Joshua's mom said:
Joshua is on Deflazacort and still has the ADD side effect. I wasn't sure if my explanation was legible or not... The reason we give the coffee beans is because the brain is working at a higher level than the body and when you give caffeine to a child with ADD, it has an opposite effect on them than it does on anyone who doesn't. How it works is it increases the body's activity to the same level as the brain's. It then has the brain and body working at a higher level, but at an equal level which then calms them. I know it sounds impossible, but many who aren't on medications, don't have Duchenne, or any other disease, and are ADD have tried it, and it worked. It even works for adults who are ADD. It's safer than any medications for the disorder and even Joshua's teachers swear by it now. Once he starts to show signs of not being able to pay attention, becoming hyper or angry, or even emotional, the teacher can give him a bean in the classroom because it is not a medication and they see a difference in less than 5 minutes. He only needs to be given the beans, on a bad day, maybe 3 times. He's almost 7 now and weighs 64lbs so we give him 2 beans in the morning and only one bean there after. I hope this explains it for you.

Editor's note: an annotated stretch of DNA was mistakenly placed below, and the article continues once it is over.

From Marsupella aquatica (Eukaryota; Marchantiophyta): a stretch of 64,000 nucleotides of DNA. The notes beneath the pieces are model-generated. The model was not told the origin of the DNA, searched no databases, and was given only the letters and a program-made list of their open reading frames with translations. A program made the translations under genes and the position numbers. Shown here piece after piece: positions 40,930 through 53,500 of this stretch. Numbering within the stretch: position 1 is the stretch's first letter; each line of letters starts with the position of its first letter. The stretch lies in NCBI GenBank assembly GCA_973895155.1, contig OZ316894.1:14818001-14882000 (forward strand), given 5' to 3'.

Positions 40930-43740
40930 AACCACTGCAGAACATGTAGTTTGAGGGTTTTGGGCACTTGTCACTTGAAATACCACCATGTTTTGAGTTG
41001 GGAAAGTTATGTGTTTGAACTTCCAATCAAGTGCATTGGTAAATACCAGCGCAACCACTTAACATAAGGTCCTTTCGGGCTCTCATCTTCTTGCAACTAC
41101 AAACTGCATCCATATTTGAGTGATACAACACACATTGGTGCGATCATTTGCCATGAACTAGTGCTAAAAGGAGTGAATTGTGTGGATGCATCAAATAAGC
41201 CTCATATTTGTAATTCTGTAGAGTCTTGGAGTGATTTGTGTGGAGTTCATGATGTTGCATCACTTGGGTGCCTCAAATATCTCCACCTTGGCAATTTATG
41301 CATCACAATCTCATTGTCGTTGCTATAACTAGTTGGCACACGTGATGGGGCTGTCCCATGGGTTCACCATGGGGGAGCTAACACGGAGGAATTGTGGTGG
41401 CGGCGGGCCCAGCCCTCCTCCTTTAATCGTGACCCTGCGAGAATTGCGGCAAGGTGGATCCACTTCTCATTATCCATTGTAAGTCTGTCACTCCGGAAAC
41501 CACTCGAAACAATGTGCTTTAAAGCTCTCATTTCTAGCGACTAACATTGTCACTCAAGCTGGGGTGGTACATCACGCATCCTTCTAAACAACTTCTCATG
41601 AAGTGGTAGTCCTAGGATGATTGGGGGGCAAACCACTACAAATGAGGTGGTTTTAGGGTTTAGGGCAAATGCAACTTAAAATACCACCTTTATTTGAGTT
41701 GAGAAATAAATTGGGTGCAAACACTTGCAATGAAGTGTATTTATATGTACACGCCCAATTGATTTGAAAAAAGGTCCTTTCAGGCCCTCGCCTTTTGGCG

Naomi